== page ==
Looking for Ashley: Re-Reading What the Smith Case Reveals about the Governance of Girls, Mothers and Families in Canada

ashley final cover

Price: $34.95

Page Count: 255

Publication Date: October 2015

ISBN: 978-1-926452-69-2

The 2007 death by self-induced strangulation in prison of nineteen year old inmate Ashley Smith drew a great deal of public attention. The case gave rise to a shocking verdict of homicide in the 2013 inquest into the cause of her death. In this book, I inquire into questions about of what social problem or phenomenon Ashley Smith is a “case,” and what governmental work is done by prevalent constructions of her as an exemplar. This book performs a critical discourse analysis of figures of Ashley Smith that emerge in her case, looking at those representations as technologies of governance. It argues that the Smith case is read most accurately not as an isolated system failure but an extreme result of routine, everyday brutality, of a society and bureaucracies’ gradual necropolitical successes. It critically analyzes how representations of Ashley in the case leave intact, and even reinforce, logics and systems governing gender, motherhood, security, risk, race thinking and exclusion, in power and knowledge that make it predictable for similar deaths in prison to recur. It argues that, in the logics underlying constructions through which Ashley Smith was celebritized and sacralized, mothers’, girls’ and women’s subjectivities and agencies are made unknowable and even unthinkable while the racialized social boundaries of a white settler society are maintained. This book attempts to intervene in those logics to help make alternative outcomes possible and to take steps towards questioning the raced, classed and heteronormative boundaries of commonly assumed figures of the “noble victim”, “good girl” and “good mother” while supporting the agencies of adolescent girls in actively playing a part in the authoring of their lives.

"Looking for Ashley is a richly textured and theoretically grounded analysis of what the author terms the social, juridical and biological deaths of Ashley Smith while in custody in Canada in 2007. In this compelling and challenging read, Rebecca Jaremko Bromwich conscientiously takes the reader through multiple interpretations of diverse data-including diaries, news reports and official documents-to illustrate the competing social constructions of Ashley that facilitated both her death and the official and public understandings of her death. The result is a book that encourages all of us to reconsider the power and use of such constructions in our efforts to seek or to analyze justice."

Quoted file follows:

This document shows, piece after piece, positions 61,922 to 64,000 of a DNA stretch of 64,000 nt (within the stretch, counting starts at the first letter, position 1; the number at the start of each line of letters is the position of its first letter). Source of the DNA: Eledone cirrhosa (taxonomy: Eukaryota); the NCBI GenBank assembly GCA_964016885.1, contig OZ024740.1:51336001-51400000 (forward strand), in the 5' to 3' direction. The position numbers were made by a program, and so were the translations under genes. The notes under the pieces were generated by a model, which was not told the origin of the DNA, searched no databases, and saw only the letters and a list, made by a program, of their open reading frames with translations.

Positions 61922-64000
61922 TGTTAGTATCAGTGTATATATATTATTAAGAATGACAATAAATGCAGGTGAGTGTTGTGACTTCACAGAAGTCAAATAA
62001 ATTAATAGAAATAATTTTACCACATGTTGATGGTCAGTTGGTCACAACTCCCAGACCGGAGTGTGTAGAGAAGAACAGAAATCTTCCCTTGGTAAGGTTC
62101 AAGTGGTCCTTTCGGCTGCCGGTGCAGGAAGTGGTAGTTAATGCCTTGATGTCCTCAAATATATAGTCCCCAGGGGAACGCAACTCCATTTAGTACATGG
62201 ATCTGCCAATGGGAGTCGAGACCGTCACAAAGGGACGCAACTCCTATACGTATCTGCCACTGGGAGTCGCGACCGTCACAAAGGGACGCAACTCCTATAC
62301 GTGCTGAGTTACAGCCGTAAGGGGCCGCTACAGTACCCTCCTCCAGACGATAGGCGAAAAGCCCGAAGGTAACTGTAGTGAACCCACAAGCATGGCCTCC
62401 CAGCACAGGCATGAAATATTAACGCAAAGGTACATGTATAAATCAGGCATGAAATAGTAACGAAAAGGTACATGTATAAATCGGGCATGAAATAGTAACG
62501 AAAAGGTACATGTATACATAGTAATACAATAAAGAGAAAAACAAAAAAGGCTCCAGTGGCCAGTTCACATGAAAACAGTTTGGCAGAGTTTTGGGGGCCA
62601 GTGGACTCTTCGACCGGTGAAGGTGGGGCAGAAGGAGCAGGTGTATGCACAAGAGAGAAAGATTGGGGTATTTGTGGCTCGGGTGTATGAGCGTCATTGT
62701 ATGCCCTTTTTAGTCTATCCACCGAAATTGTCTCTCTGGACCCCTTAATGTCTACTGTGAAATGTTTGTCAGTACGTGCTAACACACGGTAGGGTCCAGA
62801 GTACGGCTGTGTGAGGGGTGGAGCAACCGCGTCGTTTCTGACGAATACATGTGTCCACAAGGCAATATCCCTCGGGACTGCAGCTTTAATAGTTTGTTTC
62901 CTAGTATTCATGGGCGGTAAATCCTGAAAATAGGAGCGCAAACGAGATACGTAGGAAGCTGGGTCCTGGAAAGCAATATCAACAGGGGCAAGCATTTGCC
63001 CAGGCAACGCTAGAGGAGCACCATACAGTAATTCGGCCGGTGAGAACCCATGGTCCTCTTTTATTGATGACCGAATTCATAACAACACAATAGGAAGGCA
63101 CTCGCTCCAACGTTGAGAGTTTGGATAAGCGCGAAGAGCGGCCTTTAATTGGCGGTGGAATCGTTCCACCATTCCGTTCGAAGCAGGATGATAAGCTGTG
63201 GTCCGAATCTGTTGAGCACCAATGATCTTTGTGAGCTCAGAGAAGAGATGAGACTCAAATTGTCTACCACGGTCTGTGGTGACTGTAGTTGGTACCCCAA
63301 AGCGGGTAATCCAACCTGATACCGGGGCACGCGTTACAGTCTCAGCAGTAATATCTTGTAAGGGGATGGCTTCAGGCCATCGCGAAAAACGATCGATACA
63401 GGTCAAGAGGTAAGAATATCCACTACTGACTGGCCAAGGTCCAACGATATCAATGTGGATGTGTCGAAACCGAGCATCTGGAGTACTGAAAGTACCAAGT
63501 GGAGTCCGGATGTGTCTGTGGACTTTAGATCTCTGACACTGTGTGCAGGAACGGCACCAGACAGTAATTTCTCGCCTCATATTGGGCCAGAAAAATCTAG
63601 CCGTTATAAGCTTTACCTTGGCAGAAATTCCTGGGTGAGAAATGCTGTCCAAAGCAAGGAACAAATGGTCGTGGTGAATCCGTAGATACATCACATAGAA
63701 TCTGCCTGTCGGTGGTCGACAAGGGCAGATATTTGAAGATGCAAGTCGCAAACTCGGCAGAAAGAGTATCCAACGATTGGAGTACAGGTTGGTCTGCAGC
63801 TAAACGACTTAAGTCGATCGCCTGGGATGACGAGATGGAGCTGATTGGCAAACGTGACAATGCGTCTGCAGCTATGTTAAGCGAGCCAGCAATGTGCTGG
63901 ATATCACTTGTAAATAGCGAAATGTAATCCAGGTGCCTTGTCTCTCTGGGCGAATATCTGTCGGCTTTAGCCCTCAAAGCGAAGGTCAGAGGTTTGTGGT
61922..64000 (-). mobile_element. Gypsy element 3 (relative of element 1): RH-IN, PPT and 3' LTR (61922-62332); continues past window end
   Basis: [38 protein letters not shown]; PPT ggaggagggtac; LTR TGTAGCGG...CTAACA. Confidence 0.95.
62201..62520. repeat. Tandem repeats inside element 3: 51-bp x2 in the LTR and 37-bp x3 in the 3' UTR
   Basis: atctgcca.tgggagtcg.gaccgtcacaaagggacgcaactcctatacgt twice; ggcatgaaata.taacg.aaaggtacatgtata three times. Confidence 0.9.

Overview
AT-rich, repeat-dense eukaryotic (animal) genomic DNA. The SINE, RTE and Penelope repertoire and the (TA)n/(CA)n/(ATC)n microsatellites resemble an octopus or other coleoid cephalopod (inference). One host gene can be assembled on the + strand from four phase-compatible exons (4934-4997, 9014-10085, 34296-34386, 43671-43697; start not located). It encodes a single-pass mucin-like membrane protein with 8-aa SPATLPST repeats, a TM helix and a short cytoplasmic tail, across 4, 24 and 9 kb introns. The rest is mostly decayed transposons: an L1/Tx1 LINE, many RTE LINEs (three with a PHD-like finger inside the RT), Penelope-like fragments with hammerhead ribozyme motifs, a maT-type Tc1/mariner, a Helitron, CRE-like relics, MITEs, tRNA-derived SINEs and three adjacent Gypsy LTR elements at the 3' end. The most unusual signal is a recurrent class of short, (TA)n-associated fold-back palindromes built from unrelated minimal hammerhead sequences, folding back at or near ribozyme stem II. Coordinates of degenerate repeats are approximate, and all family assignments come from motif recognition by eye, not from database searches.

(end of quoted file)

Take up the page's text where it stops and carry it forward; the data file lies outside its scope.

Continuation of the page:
-Michelle Hughes Miller, Department of Women's and Gender Studies, University of South Florida

"Looking for Ashley is a brilliant read. It is an engaging, provocative piece built on rigorous research with an incredible depth of both primary and secondary sources. Using the Ashley Smith case as a case study, Bromwich skilfully stitches together a detailed description of the shockingly horrific treatment of Ashley Smith in the justice system with a thoughtful critique on girls, power, agency and the technologies of governance. Using the lens of discourse studies, Bromwich reveals much of what is structurally and ideologically wrong with the contemporary justice system and its treatment of girls. Bromwich's writing style is smart, engaging and brave. I had a hard time putting this book down, despite the difficulty of the topic. This is a book that will be used broadly in legal studies but also in youth cultural studies, women's studies, girls studies, critical disability studies, criminology, and sociology."
-Natalie Coulter, Assistant Professor, Communication Studies, York University

"This book provides a refreshing challenge to some common beliefs about the Ashley Smith case. The author critically analyzes the complex relationship between criminal justice and the discipline of psychiatry, as well as the processes that shaped Smith was perceived both within the prison system and in the public debates that followed her death. Looking for Ashley raises compelling questions concerning not only Smith's tragic story, but also more generally the prison system in Canada."
-Diana Young, Associate Professor, Carleton University Department of Law and Legal Studies

Click here to read a review from Current Issues in Criminal Justice vol 28

Rebecca Jaremko Bromwich has a B.A. (Hon.) in social/ cultural anthropology from the University of Calgary, an LL.B. and an LL.M. from Queen’s and a Graduate Certificate in Women’s, Gender and Sexuality Studies from the University of Cincinnati. This book is adapted from her Ph.D. dissertation, which she completed at Carleton University, in the Department of Legal Studies. In her Ph.D. research, Rebecca is working towards an understanding of what insights from the field of critical studies and cultural theory of girls studies can bring to law and legal studies.

Called to the Bar of Ontario in 2003, Rebecca works as a lawyer, and has previously researched and published in a variety of areas, including youth criminal justice law, law practice management and equality issues relating to women and members of other historically marginalized groups in the legal profession as well as contributing as author and co-editor to several Demeter Press anthologies. She is a Contract Instructor at Carleton’s Department of Law and Legal Studies, a PartTime Professor at the University of Ottawa Faculty of Law, and a staff lawyer, legislation and law reform with the Canadian Bar Association. All views expressed in this book are hers alone and do not reflect the views of any organization with which she is or has ever been affiliated.